Cheap flights to Germany

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Flights to Germany in 2021

Flight route prices based on searches on Cheapflights within the last 3 days, monthly prices based on aggregated historical data.
Popular inDecemberHigh demand for flights, 4% potential price rise
Cheapest inMarchBest time to find cheap flights, 1% potential price drop
Average priceS$ 1,223Average for return flights in December 2021
Return fromS$ 689From Singapore Changi to Frankfurt am Main
One-way fromS$ 265One-way flight from Singapore Changi (SIN) to Germany

Cheap flights to Germany in December, January 2021

The best prices found for FK0 flights for December, January
15 Jan - 28 Jan
SIN

Singapore Changi

BER

Berlin Brandenburg

1 stop

16h 45m
BER

Berlin Brandenburg

SIN

Singapore Changi

Nonstop

12h 55m
S$ 618

Scoot

View Deal

Deal found 06.12.21

10 Dec - 28 Jan
SIN

Singapore Changi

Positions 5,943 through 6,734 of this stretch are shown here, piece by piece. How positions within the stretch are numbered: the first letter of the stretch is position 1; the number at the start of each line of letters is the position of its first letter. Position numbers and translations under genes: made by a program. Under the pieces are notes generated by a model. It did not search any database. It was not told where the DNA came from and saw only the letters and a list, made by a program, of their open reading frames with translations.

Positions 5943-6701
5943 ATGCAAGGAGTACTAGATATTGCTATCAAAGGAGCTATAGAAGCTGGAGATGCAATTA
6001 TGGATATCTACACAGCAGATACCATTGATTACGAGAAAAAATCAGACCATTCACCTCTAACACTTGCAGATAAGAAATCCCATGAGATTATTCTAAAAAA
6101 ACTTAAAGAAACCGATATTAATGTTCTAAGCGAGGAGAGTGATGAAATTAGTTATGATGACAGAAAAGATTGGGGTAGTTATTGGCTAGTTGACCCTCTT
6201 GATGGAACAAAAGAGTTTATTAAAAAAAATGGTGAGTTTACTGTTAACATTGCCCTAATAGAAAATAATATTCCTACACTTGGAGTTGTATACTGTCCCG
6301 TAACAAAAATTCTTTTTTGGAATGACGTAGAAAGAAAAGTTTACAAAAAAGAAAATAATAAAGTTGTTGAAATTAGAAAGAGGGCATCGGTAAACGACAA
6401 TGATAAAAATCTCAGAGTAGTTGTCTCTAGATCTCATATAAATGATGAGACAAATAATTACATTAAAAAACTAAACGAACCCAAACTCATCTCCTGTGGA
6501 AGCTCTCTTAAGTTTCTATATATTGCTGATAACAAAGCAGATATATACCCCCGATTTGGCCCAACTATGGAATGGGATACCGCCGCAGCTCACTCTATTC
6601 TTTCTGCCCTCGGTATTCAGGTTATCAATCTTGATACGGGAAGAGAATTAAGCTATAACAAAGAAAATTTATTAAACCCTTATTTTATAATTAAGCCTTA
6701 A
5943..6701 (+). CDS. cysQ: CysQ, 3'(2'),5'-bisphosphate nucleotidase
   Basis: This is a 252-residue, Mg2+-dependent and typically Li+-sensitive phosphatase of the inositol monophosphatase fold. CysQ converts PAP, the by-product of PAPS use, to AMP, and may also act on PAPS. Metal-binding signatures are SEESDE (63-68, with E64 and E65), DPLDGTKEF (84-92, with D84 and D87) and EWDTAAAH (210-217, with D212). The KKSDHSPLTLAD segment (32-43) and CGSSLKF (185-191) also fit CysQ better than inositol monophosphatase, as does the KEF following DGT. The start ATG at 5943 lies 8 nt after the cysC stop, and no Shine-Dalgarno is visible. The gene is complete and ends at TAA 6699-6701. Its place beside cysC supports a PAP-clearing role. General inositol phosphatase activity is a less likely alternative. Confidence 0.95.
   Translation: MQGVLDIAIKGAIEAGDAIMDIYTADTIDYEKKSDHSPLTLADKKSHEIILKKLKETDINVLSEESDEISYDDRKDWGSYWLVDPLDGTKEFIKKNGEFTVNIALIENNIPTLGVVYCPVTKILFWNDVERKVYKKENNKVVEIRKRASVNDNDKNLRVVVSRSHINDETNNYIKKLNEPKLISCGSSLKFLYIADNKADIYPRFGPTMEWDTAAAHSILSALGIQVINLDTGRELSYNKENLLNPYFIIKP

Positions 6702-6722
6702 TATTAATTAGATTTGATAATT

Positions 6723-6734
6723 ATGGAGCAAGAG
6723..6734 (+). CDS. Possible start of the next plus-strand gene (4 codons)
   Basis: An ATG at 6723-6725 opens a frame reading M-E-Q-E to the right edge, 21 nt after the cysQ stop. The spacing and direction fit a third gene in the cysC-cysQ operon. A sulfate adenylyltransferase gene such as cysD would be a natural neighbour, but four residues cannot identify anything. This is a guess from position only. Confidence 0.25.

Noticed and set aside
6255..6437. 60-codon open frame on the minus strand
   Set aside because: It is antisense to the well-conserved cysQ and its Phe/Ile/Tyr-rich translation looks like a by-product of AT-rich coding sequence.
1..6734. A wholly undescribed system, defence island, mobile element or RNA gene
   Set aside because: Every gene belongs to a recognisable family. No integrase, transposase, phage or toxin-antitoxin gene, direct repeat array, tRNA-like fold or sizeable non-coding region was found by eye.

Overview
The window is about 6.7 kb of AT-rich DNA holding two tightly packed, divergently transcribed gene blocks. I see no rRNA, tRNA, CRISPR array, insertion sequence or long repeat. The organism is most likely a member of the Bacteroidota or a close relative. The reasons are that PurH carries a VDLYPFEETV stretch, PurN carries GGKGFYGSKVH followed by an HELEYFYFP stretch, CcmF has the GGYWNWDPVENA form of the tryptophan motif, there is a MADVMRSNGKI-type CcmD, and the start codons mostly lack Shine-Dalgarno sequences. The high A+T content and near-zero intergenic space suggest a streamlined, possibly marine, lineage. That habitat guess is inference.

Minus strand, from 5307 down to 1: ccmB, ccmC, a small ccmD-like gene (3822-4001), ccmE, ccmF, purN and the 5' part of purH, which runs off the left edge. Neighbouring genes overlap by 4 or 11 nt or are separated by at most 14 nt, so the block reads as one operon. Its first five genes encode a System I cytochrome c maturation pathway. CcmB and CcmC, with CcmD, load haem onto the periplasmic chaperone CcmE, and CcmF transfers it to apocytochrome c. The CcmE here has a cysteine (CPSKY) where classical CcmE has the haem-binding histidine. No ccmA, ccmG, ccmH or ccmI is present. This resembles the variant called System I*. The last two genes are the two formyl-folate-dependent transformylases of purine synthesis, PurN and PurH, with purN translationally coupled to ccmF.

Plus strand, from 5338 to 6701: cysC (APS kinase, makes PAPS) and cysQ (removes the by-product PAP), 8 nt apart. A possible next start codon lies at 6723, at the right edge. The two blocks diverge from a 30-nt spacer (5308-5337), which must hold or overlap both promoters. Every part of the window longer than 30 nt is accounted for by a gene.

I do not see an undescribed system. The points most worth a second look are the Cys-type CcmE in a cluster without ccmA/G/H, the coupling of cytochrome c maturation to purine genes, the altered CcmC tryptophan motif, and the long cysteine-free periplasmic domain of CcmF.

BER

Berlin Brandenburg

1 stop

16h 45m
BER

Berlin Brandenburg

SIN

Singapore Changi

Nonstop

12h 55m
S$ 633

Scoot

View Deal

Deal found 07.12.21

9 Dec - 26 Jan
SIN

Singapore Changi

BER

Berlin Brandenburg

Nonstop

14h 25m
BER

Berlin Brandenburg

SIN

Singapore Changi

Nonstop

12h 55m
S$ 641

Scoot

View Deal

Deal found 07.12.21

Germany 2021 flight deals

Cheap flights to Germany found for this year
10 Dec - 28 Jan
SIN

Singapore Changi

BER

Berlin Brandenburg

1 stop

16h 45m
BER

Berlin Brandenburg

SIN

Singapore Changi

Nonstop

12h 55m
S$ 633

Scoot

View Deal

Deal found 07.12.21

9 Dec - 14 Jan
SIN

Singapore Changi

BER

Berlin Brandenburg

Nonstop

14h 25m
BER

Berlin Brandenburg

SIN

Singapore Changi

Nonstop

12h 55m
S$ 641

Scoot

View Deal

Deal found 08.12.21

8 Dec - 14 Jan
SIN

Singapore Changi

BER

Berlin Brandenburg

1 stop

16h 45m
BER

Berlin Brandenburg

SIN

Singapore Changi

Nonstop

12h 55m
S$ 642

Scoot

View Deal

Deal found 08.12.21

Last minute flights to Germany

Late deals on return flights to Germany, departing today and this week
13 Dec - 31 Jan